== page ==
Thirteen-week subchronic toxicity studies of direct blue 6, direct black 38, and direct brown 95 dyes were conducted by administering the test chemicals in feed to Fischer 344 rats and B6C3F1 mice.
Groups of 10 rats and 10 mice of each sex were administered one of the three dyes at one of five concentrations for 13 weeks and then necropsied, beginning the second day after the end of the dosing period. The concentrations used for the rats were 190, 375, 750, 1,500, and 3,000 ppm. The concentrations used for the mice were 750, 1,500, 3,000, 6,000, and 12,500 ppm, except for the female mice administered direct brown 95 dye, which were given concentrations of 375, 750, 1,500, 3,000, and 6,000 ppm. Matched controls consisted of groups of 10 untreated rats and 10 untreated mice of each sex.
Mean body weights of the male and female rats administered the two or three highest doses of any one of the test dyes were lower than mean body weights of the corresponding controls, and the depressions in mean body weight were dose related. Mean body weights of the male and female mice administered the highest dose of any one of the test dyes were slightly lower than mean body weights of the corresponding controls; mean body weights of mice administered lower doses were generally unaffected.
All male and female rats administered 3,000 ppm of any one of the dyes or 1,500 ppm of direct brown 95 dye died before the end of the studies. One male administered 1,500 ppm direct blue 6 dye, six males administered 1,500 ppm direct black 38 dye, and two males administered 750 ppm direct brown 95 dye also died by the end of the studies. No deaths occurred in any other dosed group or in any control group of rats. All male and female mice administered the test dyes survived to the end of the studies, except for one male whose death was attributed to bacterial infection. Benzidine and monoacetyl benzidine were detected in the urine of male and female rats and mice administered the test dyes, but neither compound was detected in the urine of control rats and mice. Determinations of methemoglobin in control and dosed rats showed no differences.
In rats, neoplastic lesions occurred only in dosed groups and consisted of hepatocellular carcinomas and neoplastic nodules of the liver. The incidences of hepatocellular carcinomas in female rats administered 3,000 ppm direct blue 6 dye (4/9) and male rats administered 1,500 ppm direct black 38 dye (4/9) were significant (P=0.033) when related to the incidences of the tumors in the corresponding controls (0/10); hepatocellular carcinomas were also observed in two male rats administered 1,500 ppm direct blue 6 dye and in one female rat administered 1,500 ppm direct brown 95 dye. No control rats from any of the three studies developed hepatocellular carcinomas.
When incidences of neoplastic nodules were combined with those of hepatocellular carcinomas, the significance increased to P<0.001 for male rats administered 1,500 ppm direct blue 6 dye, P=0.001 for females administered 3,000 ppm direct blue 6 dye, P<0. 001 for males administered 1, 500 ppm direct black 38 dye, and P=0.007 for females administered 1,500 ppm direct brown 95 dye. No controls developed neoplastic nodules. Female rats administered direct black 38 dye developed no hepatocellular carcinomas, but had an incidence of neoplastic nodules of 5/10, with a significance of P=0.016. Male rats administered direct brown 95 dye developed neither hepatocellular carcinomas nor neoplastic nodules, but as indicated below, had significant incidences of preneoplastic lesions. The failure of groups of rats administered 3,000 ppm dye to develop tumors when other groups administered 1,500 ppm did develop tumors may be due to earlier deaths at the higher dose.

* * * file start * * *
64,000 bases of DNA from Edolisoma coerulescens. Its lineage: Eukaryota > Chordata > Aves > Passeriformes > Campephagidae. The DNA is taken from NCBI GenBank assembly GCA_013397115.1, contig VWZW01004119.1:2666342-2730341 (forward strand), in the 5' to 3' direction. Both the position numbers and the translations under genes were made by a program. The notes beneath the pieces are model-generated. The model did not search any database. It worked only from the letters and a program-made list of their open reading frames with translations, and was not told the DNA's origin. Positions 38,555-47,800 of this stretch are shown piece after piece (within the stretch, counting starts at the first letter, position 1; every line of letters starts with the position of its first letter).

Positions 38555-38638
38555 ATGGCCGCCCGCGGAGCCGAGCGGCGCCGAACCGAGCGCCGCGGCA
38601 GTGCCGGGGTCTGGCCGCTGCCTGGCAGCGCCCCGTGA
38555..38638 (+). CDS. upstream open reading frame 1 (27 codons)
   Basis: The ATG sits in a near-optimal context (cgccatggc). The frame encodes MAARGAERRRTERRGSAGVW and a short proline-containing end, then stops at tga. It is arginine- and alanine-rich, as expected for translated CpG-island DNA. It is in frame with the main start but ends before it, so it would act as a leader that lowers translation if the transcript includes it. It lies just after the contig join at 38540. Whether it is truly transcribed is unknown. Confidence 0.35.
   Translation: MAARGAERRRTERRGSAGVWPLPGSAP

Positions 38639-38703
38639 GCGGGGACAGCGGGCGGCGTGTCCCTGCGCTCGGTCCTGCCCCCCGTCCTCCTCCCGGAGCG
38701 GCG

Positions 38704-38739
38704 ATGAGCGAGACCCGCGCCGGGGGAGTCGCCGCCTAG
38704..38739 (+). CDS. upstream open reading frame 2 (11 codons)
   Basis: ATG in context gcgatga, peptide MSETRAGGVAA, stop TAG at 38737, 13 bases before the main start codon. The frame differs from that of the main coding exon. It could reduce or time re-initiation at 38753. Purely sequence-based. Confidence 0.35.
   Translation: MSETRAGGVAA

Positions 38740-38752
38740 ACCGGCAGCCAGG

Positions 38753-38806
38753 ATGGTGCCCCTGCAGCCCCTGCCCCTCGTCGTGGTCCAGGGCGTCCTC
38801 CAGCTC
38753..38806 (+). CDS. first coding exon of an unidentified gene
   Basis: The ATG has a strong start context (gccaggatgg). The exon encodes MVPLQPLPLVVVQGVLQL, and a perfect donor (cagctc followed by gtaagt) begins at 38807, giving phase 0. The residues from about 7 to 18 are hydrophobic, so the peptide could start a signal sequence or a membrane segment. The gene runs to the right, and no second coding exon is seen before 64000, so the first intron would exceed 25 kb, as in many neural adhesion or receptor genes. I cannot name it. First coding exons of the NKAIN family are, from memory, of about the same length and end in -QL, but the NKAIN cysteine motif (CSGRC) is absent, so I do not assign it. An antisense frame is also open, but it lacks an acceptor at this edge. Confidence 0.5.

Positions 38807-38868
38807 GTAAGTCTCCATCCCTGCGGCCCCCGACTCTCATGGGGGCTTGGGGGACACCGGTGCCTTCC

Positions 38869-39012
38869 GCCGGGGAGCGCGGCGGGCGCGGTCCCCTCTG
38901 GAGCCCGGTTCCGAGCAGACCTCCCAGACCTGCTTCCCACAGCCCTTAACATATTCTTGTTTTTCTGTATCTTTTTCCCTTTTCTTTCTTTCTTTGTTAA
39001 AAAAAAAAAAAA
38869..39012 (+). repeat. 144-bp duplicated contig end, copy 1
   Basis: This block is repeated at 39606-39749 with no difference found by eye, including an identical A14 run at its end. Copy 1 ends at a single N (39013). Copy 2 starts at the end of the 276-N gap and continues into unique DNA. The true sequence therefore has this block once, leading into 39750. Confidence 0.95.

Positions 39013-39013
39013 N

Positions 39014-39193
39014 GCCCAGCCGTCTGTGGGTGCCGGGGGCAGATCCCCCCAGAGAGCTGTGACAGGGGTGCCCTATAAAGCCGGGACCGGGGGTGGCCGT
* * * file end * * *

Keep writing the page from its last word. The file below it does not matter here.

Preneoplastic hepatic lesions (basophilic foci) occurred only in dosed rats and did not occur in the controls. The incidences of the basophilic foci were significant (P<0.033) in male (4/9) and female (7/9) rats administered 3,000 ppm direct blue 6 dye and in male rats (7/8) administered 1, 500 ppm direct brown 95 dye. Basophilic foci also occurred, at lower incidences, in males (1/10) administered 1,500 ppm direct blue 6 dye, in males (3/9) administered 1,500 ppm direct black 38 dye, in females (1/8) administered 3,000 ppm direct black 38 dye, in males administered 750 ppm (3/10) or 3,000 ppm (2/9) direct brown 95 dye, and in females administered 1,500 ppm (3/8) or 3,000 ppm (3/8) direct brown 95 dye. When incidences of foci of cellular alteration, a possible preneoplastic lesion, were added to those of basophilic foci, significance occurred in additional dosed groups.
In mice, no neoplastic lesions occurred in the liver or other tissues of groups administered the different dyes. However, three mice administered 12,500 ppm direct black 38 dye and one mouse administered 12,500 ppm direct brown 95 dye had foci of cellular alteration, in which the cells were basophilic when compared with surrounding normal cells.
It is concluded that under the conditions of these 13-week subchronic toxicity studies, direct blue 6 and direct black 38 dyes were carcinogenic in male and female Fischer 344 rats and direct brown 95 was carcinogenic in female rats; all three dyes induced hepatocellular carcinomas and neoplastic nodules in the liver. The test dyes were not carcinogenic for B6C3F1 mice in the 13-week subchronic toxicity studies.